Posted on Feb 28, 2019, 7 p.m.
Mushroom have been used in traditional medicines in a variety of ways for many years. It was the mushroom fungus Penicillium that was used to develop the antibiotic penicillin that has saved countless lives around the world that turned the medical world over.
Mushrooms have been proven to be more than just a fungus that can also enhance food dishes. Research shows that eating mushrooms has many benefits, now recent research suggests they may be the key to the nation’s growing dementia rates, as published in the Journal of Medicinal Food.
This study has found 11 different types of fungi to boost brain gray matter by elevating the production of nerve growth factor; meaning a diet rich in mushroom may have a preventive effect when it comes to dementia. The researchers note that additional human clinical trials are required, but their findings thus far are indeed very promising.
Mushrooms are affordable, widely available, and do not have any side effects making them a great choice for those looking to avoid dementia and improve their odds to be more favorable. Several types of edible mushrooms have been found to contain beneficial compounds.
Lion’s Mane mushroom, H. erinaceus can help those with mild cognitive impairments. Reishi mushrooms have been found to boost cognitive function, prevent proliferation and growth of tumors, boost immunity, and help to improve heart health. Cordyceps have anti-inflammatory properties that can help to stave off death of neuronal cells to prevent memory loss, stunt the growth and division of cancer cells, and help to reduce negative effects of stress on the mind and body.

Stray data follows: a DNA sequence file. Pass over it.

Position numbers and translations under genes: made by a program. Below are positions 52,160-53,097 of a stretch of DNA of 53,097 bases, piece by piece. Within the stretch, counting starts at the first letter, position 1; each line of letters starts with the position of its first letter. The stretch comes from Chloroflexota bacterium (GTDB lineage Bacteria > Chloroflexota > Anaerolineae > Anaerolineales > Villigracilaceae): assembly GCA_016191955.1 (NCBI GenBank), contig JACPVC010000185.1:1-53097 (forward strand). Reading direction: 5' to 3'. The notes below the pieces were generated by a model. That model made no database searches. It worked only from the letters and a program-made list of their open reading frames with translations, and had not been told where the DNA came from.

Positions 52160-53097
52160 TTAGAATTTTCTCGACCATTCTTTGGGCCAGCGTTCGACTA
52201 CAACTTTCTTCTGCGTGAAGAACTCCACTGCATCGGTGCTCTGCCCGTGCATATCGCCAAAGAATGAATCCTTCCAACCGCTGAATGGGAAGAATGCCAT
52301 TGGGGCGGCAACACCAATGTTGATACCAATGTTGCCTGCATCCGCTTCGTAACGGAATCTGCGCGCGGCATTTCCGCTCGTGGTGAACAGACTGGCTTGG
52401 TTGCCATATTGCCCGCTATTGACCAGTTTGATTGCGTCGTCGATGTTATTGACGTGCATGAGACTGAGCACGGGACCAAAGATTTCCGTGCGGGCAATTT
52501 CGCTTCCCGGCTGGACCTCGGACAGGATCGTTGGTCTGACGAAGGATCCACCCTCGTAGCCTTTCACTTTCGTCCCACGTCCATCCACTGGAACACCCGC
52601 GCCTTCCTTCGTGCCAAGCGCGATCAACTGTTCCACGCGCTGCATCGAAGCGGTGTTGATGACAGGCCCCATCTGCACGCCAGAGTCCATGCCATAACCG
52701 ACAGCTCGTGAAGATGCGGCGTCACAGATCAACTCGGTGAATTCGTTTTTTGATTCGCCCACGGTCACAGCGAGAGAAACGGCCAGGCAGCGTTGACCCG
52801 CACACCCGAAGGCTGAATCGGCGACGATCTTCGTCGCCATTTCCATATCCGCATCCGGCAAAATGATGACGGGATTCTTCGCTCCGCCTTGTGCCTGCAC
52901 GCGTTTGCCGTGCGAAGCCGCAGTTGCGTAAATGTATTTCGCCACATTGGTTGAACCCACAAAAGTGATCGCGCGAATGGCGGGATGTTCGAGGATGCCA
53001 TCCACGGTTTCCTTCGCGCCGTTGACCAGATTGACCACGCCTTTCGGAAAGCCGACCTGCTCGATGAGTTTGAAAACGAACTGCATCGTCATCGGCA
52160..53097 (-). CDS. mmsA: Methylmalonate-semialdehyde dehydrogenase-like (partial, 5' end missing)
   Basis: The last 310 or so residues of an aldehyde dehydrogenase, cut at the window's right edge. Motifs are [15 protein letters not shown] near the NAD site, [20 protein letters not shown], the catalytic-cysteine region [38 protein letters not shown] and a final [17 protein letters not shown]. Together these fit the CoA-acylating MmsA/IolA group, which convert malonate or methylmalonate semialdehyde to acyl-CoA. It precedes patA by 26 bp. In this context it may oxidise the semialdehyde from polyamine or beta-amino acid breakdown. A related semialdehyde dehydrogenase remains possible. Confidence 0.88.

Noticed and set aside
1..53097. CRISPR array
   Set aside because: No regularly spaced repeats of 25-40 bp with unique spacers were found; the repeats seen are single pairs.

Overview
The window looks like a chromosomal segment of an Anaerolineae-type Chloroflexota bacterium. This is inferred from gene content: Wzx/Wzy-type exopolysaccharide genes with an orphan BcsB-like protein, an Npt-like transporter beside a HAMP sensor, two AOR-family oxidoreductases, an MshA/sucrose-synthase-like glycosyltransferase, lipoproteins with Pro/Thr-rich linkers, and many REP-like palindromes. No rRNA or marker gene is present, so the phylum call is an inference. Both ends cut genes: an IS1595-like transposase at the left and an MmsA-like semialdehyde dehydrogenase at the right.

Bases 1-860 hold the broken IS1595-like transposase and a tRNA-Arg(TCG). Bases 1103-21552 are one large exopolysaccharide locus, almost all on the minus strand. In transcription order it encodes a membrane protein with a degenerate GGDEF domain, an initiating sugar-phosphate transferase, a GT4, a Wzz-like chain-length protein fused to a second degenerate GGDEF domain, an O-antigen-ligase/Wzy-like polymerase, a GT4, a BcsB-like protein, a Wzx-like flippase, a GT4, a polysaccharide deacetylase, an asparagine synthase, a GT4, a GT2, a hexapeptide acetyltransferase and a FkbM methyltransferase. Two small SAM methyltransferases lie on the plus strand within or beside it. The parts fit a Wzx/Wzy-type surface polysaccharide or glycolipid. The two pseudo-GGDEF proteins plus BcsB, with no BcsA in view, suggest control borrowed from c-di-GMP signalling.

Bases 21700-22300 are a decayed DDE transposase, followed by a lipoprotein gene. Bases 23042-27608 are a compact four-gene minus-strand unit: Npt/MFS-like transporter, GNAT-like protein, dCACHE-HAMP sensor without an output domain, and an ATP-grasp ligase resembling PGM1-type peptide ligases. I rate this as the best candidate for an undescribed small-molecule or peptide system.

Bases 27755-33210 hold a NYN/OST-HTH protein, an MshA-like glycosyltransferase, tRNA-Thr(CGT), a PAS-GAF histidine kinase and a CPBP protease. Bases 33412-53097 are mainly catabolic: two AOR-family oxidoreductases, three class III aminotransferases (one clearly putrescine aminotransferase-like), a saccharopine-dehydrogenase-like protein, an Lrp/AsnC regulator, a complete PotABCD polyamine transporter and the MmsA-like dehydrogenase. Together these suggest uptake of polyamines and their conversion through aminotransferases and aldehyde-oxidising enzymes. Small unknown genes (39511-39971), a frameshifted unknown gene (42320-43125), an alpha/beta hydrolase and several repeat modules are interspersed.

Professor Vikineswary Sabaratnam of the University of Malaya suggest mushrooms may turn out to be functional foods with benefits for health extending well beyond basic nutritional value due to their cognitive and neuro-protective qualities. “Mushrooms contain diverse exclusive bio-active compounds not found in plants; dietary intake is very likely to have beneficial effects in human health and improve brain function.”
This is further evidence of the wonderful healing powers of nature. For all we know about nature’s powerful remedies there are likely to be countless more just waiting to be found. Conventional medicines have their place and do save lives, but they often have side effects. When nature provides something that can be used to treat and/or prevent a disease the right choice is clear, mushrooms may well prove to serve that function for some 13.8 million Americans projected to have Alzheimer’s disease by 2050.
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